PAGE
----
Pro­duc­tive five years in Nepal-China re­la­tions

People's Review - - LAST PAGE - The au­thor of this ar­ti­cle is the Nepalese Am­bas­sador to China. LEELAMANI PAUDYAL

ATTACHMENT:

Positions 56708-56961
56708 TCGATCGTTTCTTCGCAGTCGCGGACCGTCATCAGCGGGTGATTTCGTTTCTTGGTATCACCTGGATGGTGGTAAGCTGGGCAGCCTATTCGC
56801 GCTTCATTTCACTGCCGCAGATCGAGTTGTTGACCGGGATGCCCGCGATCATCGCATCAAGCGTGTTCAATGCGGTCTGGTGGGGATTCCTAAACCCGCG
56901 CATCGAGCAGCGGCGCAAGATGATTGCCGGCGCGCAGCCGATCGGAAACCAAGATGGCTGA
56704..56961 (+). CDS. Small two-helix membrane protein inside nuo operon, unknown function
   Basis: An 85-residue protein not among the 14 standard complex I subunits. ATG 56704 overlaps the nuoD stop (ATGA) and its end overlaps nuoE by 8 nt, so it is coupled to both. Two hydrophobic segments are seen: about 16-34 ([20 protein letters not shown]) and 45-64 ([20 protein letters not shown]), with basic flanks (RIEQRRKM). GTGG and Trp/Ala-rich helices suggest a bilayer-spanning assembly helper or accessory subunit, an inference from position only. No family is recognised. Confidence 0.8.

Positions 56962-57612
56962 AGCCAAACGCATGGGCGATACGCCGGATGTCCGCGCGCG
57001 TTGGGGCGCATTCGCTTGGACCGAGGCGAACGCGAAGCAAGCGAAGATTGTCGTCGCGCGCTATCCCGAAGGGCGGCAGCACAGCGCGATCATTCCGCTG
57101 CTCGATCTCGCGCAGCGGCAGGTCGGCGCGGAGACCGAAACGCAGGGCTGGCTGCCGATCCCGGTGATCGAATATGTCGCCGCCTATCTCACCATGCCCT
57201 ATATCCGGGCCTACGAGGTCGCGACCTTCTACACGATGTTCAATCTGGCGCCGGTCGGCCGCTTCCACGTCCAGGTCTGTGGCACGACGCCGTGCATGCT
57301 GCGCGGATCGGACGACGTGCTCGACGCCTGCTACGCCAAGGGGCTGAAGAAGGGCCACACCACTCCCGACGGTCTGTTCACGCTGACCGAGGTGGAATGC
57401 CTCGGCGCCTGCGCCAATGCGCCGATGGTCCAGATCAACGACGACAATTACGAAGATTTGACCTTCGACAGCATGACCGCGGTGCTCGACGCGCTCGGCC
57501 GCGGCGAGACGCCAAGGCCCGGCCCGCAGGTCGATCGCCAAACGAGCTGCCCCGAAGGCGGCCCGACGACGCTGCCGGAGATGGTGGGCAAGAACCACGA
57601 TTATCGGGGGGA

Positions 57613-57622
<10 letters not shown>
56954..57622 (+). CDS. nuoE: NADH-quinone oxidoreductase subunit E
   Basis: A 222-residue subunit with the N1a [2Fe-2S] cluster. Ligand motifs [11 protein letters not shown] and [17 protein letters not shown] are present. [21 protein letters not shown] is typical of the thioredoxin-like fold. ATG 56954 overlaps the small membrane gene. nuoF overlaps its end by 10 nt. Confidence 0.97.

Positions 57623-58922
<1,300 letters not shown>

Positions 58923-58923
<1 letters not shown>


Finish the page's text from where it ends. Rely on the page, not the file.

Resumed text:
The age-old re­la­tions be­tween Nepal and China have con­tin­ued to go from strength to strength af­ter the es­tab­lish­ment of diplo­matic re­la­tions in 1955. These time-tested re­la­tions are marked by pro­found friend­ship, deep un­der­stand­ing and ap­pre­ci­a­tion of each other's as­pi­ra­tions and sen­si­tiv­i­ties. Nepal highly val­ues its re­la­tions with China as a trusted all­weather friend. Our re­la­tions have con­tin­ued to flour­ish de­spite ma­jor po­lit­i­cal changes in Nepal and in the global arena. China's sup­port for the in­de­pen­dence, sovereignty and ter­ri­to­rial in­tegrity of Nepal with­out in­ter­fer­ing in its in­ter­nal af­fairs is a spe­cial fea­ture of Nepal-China re­la­tions. In re­sponse, Nepal abides by its com­mit­ment to the one-China pol­icy, which is also an in­te­gral part of our for­eign pol­icy. The past five years have seen a re­mark­able ex­pan­sion and deep­en­ing of re­la­tions be­tween Nepal and China on many fronts. More than 35 im­por­tant high-level vis­its be­tween the two coun­tries have taken place in those five years. Over two dozen agree­ments were signed dur­ing the pe­riod, in­clud­ing the Trans­port and Tran­sit Agree­ment and Me­moran­dum of Un­der­stand­ing on joint im­ple­men­ta­tion of the Belt and Road ini­tia­tive. Cur­rently, more than 5,000 stu­dents are study­ing Chi­nese lan­guage at the Con­fu­cius In­sti­tute at Kathmandu Univer­sity, and around 200 Nepali stu­dents are study­ing Chi­nese lan­guage in sev­eral uni­ver­si­ties across China. Five years back, these num­bers were in­signif­i­cant. Such co­op­er­a­tion is ex­pected to help en­hance Nepal's tech­ni­cal ca­pa­bil­i­ties, and con­trib­ute to the coun­try's so­cioe­co­nomic progress. Tourism and in­vest­ment are two po­ten­tial ar­eas for win-win co­op­er­a­tion be­tween Nepal and China. Nepal of­fers un­par­al­leled op­por­tu­ni­ties for tourists to en­joy nat­u­ral beauty and cul­tural tra­di­tions. China is the largest source of out­bound tourists with the high­est per capita ex­pen­di­tures. China is the sec­ond-largest source coun­try in terms of tourist ar­rivals in Nepal since 2014. China has de­clared 2017 as Nepal Tourism Pro­mo­tion Year in China. Sim­i­larly, Nepal has his­tor­i­cally served as an im­por­tant lynch­pin in con­nect­ing South Asia with Cen­tral and East Asia. To­day, the Silk Road ini­tia­tive can play a vi­tal role in re­vi­tal­iz­ing the trade routes in the re­gion. Nepal has abun­dant nat­u­ral re­sources, whereas Chi­nese en­ter­prises have the tech­no­log­i­cal know-how and fi­nan­cial re­sources for in­vest­ments. Un­der the Belt and Road ini­tia­tive, Chi­nese in­vestors may uti­lize the in­vest­ment op­por­tu­ni­ties in Nepal for mu­tual ben­e­fit. In 2016, China oc­cu­pied the top po­si­tion in terms of the in­flow of for­eign di­rect in­vest­ment in Nepal. China's grant as­sis­tance has made it one of the largest of the devel­op­ment part­ners sup­port­ing Nepal, and has in­creasewd man­i­fold in the past five years. Nepal and China are both coun­tries with high in­ci­dences of earth­quake and flood-re­lated disas­ters. There­fore, there is great scope for mu­tual co­op­er­a­tion be­tween the two coun­tries in dis­as­ter pre­pared­ness, re­lief and re­con­struc­tion. Fol­low­ing the earth­quakes of 2015, China was one of the most sig­nif­i­cant providers of sup­port for Nepal. The Belt and Road ini­tia­tive pro­posed by Chi­nese Pres­i­dent Xi Jin­ping four years ago is an epoch-mak­ing pro­posal that has in­jected hope for in­clu­sive devel­op­ment with a view to cre­at­ing a har­mo­nious so­ci­ety. Nepal has signed an MoU for joint devel­op­ment of BRI for com­mon pros­per­ity and re­gional sta­bil­ity. There is enor­mous fu­ture po­ten­tial for trade and in­vest­ments be­tween China and South Asia. The Hi­malayan passes at the Nepal-China bor­der have served as im­por­tant gate­ways for trav­el­ers be­tween China and South Asia for cen­turies. The time is ripe to re­vive the an­cient glory ac­quired from ex­changes be­tween China and South Asia, and Nepal stands ready to of­fer its sup­port for in­te­gra­tion to­ward com­mon pros­per­ity. The devel­op­ment of in­fra­struc­ture along the trans-Hi­malayan re­gion is cru­cial for pro­mot­ing eco­nomic op­por­tu­ni­ties to en­sure ef­fi­cient move­ment of peo­ple and goods across the re­gion. Re­gional co­op­er­a­tion and un­der­stand­ing is re­quired to op­ti­mize the ben­e­fits of trans-Hi­malayan con­nec­tiv­ity. Nepal and China should fo­cus their co­op­er­a­tion ar­range­ment on build­ing crit­i­cal rail­way in­fra­struc­ture in the Hi­malayan re­gion and re­move bar­ri­ers for a seam­less move­ment of peo­ple, goods and ser­vices.

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